This year, the Men’s Roller Derby World Cup is trying something new with its tournament format. Nothing so radical as the Roller Derby World Cup in Manchester – they’re still using Groups and Elimination to sort their teams – but they’re playing a bit with that transition from Group to Elimination Tournament in an interesting way.
Traditionally, we want to arrange the number of Groups to be a power of 2 – 2,4,8 – because this means that if we allow the top 1 or 2 to graduate in each Group, we also have a power of 2 number of teams playing in the Elimination phase. Elimination phases work most straightforwardly when there are a power of 2 teams playing, so this is a good thing.
MRDWC also wants a power of 2 number of teams in their Elimination – they want 8 of them – but there are 24 teams playing. (Originally, there were 25, which is even worse, and that situation made the following approach look like the best one.) Whilst 24 is divisible by 8, the result is 3, and Groups of 3 are rather hard to balance well; similarly, Groups of 6 (with 4 such) are quite large, and need a lot of games per Group (15, for a total of 60 games in the Group phase).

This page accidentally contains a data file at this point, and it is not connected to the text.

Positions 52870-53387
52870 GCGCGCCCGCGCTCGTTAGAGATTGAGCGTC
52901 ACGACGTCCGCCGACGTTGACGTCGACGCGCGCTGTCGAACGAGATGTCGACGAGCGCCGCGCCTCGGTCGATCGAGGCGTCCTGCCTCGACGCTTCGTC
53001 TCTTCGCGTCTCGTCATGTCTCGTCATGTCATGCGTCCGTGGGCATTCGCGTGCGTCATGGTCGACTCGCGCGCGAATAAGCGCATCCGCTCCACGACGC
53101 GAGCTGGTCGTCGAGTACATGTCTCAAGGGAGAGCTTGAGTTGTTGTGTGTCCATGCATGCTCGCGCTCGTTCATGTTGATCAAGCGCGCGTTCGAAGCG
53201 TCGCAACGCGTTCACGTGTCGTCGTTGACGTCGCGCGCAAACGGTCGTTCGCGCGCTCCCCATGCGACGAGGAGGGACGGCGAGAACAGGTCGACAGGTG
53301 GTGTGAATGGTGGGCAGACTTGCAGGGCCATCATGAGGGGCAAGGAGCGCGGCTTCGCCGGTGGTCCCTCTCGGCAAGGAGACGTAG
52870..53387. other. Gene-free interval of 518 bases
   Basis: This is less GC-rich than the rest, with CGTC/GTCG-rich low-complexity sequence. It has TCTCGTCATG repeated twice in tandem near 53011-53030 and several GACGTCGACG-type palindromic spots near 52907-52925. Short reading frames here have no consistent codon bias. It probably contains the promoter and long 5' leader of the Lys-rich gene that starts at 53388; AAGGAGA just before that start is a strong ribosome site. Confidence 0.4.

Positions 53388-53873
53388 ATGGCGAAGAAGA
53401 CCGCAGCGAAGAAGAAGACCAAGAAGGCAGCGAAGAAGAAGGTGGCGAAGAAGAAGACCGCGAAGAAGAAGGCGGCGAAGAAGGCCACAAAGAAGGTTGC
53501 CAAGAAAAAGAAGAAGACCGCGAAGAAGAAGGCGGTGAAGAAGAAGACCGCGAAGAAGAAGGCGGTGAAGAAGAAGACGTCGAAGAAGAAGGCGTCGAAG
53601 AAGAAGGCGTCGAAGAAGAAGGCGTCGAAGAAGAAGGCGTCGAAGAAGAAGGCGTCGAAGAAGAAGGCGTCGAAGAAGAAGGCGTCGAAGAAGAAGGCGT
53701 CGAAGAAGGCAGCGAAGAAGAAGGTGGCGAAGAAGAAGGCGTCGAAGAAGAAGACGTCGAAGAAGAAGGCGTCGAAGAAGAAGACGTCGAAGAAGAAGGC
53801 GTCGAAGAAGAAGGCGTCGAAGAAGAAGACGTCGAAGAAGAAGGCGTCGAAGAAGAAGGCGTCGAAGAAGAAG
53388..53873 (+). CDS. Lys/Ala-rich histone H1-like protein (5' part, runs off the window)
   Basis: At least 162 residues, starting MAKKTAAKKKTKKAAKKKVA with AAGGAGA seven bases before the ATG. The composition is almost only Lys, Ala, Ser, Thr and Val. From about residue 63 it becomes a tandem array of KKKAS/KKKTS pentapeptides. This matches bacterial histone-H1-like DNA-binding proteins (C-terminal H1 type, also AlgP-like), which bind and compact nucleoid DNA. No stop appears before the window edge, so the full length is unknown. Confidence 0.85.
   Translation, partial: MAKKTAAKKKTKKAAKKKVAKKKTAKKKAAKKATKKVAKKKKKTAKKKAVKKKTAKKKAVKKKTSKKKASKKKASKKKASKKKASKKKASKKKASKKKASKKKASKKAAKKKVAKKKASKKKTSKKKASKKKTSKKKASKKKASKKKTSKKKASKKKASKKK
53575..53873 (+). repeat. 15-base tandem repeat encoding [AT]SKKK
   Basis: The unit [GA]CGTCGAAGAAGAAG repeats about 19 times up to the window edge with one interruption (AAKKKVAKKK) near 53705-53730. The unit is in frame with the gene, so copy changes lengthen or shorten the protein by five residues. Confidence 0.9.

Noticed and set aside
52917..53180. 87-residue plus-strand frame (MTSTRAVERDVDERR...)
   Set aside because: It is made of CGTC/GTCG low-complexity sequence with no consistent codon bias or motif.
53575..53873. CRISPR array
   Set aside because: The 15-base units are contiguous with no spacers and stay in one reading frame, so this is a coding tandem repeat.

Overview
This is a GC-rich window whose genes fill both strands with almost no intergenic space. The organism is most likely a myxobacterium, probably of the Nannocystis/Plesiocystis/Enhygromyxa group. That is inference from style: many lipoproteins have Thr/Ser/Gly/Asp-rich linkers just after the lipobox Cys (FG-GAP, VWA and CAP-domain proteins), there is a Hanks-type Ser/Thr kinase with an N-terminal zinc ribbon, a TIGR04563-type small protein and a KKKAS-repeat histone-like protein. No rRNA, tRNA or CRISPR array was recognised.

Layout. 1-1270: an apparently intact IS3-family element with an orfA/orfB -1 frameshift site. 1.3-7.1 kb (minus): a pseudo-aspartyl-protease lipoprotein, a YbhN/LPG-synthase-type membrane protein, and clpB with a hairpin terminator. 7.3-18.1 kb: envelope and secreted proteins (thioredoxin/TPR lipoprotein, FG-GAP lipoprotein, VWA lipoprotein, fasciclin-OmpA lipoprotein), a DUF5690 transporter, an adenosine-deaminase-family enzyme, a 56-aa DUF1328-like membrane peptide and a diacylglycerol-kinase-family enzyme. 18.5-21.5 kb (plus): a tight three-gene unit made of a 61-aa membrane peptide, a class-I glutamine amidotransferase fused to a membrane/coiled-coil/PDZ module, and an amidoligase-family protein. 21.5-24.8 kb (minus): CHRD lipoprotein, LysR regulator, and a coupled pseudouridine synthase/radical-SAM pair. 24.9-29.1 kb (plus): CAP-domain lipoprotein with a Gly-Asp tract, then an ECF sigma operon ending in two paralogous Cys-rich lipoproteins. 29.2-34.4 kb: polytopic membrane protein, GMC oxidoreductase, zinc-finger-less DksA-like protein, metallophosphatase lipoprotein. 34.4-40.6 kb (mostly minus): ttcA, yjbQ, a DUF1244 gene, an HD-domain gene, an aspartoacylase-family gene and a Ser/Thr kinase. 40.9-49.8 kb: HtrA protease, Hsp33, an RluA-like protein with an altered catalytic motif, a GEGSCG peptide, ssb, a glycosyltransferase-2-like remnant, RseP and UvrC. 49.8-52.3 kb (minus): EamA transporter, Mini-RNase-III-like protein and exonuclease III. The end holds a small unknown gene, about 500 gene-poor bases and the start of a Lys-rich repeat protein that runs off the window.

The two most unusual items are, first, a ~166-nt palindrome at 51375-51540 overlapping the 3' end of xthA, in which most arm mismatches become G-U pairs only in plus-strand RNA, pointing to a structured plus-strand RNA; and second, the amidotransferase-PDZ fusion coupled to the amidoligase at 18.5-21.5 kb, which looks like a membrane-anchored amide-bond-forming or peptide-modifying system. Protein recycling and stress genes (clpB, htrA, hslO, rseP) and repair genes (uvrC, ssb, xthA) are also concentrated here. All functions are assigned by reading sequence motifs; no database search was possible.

Instead, MRDWC have decided to have 6 Groups of 4…
…but this leaves them with the problem of how do you pick 8 teams to go forward, when there’s only 6 Groups?
The solution MRDWC have adopted is to allow all 6 “winners” of their Group to go through, and then supplement them with the “best” 2 of the 2nd-place teams in the Groups. (That is: of the 6 teams who placed 2nd in a Group, we try to pick the best 2 of them.) This is obviously tricky to do fairly, and the solution which MRDWC are using is to assume that the “total points difference, not counting the worst game” is a fair enough yardstick.
All of the teams have played 2/3 of their games now, at the end of Day 1, so we should have a pretty good idea of how they’re doing – and we can have a stab at using inference to predict their final games, too, to make a prediction of who will get those two extra Elimination Slots.
Where we have used actual scores, these are taken from the official MRDWC score page, linked at the top of this article.